In the face of death, detainees who had anything to write with set their final thoughts to paper for loved ones — 42 such notes survive today. One reads: "Mira, kiss the children. Children, listen to your mother. Take care of yourselves. Your Laza. Goodbye for eternity." Another simply reads, "Don't send bread tomorrow."
On October 21, Wehrmacht soldiers began lining up and shooting groups of prisoners at 7 a.m. By 2 p.m., it was over: 2,264 people had been killed. Roughly 200 of the remaining prisoners were forced to bury the dead, an act that took days. The rest were sent home.
At the same time, Nazi soldiers and Serbians cooperating with occupying forces executed 1,700 civilians in Kraljevo, about 50 kilometers (30 miles) away. In her book Tito, the historian Marie-Janine Calic quotes a survivor: "They dragged all of the men out onto the street — from children 14 and older to the elderly, who were 60 or more. They were led through the city streets with their hands above their heads and into the storage facility at the wagon factory." Later, victims were shot as they stood before freshly dug graves.
In all, roughly 30,000 Serbian civilians were killed by the Nazis in 1941. The sheer scale of crimes committed meant that they were never properly handled legally. Some SS officers and ranking German soldiers were put on trial in the Serbian capital Belgrade right after the war, with some sentenced to death. Franz Böhme leapt to his death from his prison cell on the evening before oral arguments in Nuremberg.
Of the Nazis who led the invasion of Yugoslavia in 1941 and stood trial in Nuremberg, not one of them spent more than five years behind bars. Many even walked away scot-free without ever suffering the consequences of their actions.
Kragujevac, where most victims were killed, erected the 352-hectare (870-acre) Sumarice Memorial Park in 1955. The 21 October Museum was added in 1971, and ever since, the park has been the site of the country's annual October 21 memorial service.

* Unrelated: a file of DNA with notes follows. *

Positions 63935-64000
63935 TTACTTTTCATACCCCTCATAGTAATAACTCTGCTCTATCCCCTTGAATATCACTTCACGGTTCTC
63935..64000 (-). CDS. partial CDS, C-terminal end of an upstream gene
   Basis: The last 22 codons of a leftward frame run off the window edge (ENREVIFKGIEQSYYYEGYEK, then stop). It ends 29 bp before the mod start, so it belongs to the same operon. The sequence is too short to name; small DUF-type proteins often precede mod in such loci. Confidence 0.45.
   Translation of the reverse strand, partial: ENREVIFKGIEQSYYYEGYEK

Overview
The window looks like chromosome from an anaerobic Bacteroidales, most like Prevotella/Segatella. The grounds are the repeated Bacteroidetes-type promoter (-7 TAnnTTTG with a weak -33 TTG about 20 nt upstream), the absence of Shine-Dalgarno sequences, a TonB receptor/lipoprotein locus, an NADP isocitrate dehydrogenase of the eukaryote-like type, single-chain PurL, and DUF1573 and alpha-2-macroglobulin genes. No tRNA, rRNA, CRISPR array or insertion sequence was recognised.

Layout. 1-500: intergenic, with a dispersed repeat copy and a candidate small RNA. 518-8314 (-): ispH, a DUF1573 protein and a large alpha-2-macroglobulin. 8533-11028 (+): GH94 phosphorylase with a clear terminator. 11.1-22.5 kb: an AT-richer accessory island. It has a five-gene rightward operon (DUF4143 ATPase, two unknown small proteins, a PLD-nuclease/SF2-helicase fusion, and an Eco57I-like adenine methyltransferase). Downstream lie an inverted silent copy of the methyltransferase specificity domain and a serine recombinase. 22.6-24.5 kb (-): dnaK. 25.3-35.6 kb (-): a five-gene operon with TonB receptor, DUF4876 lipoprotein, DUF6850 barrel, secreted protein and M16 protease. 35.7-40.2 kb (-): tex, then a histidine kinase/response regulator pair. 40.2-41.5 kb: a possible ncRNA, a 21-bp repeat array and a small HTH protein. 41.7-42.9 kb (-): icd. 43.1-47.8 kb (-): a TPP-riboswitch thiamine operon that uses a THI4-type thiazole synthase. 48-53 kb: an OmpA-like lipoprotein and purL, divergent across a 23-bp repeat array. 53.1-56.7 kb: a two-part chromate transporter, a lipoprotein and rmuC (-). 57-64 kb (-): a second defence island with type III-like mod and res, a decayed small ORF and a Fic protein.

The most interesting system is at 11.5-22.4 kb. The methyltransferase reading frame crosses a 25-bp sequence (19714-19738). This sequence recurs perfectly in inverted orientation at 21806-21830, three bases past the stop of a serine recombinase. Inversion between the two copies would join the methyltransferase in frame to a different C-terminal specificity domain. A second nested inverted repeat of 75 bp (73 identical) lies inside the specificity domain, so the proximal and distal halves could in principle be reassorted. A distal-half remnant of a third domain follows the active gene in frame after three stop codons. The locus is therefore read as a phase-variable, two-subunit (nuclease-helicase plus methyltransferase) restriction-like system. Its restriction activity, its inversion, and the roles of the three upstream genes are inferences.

The "great school lesson," which draws thousands of participants and is broadcast live on television each year, is a purely cultural event with no political speeches. An integral part of the event is the recitation of the "Bloody Fairytale," a short poem penned by Serbian national poet Desanka Maksimovic and known to every child, which memorializes the young students and teachers who were pulled from classrooms and executed.
"A million people were killed across Yugoslavia during World War II, roughly as many as in England, France and Italy put together," Calic told DW. "Yugoslavia lost just as many due to lost pregnancies, emigration, abductions, relocation and displacement."
No German government has apologized for the four-year reign of terror, let alone offered reparations. Behind that is a fear that to pay in one case would encourage other countries to demand reparations, too.
It was not until 1968 that Yugoslav President Josip Broz Tito and West German Foreign Minister Willy Brandt resolved the issue of reparations by agreeing to long-term cooperation. The Federal Republic of Germany at the time extended a line of credit to Yugoslavia worth 1 billion Deutsche Mark.
"That was the fulfillment of a financial obligation with no moral acknowledgement," Calic said. "In the end, the Germans dodged making any admission of guilt."
A large monument memorializes children and teachers executed by Nazi soldiers in the Sumarice Memorial Park
This article has been translated from German.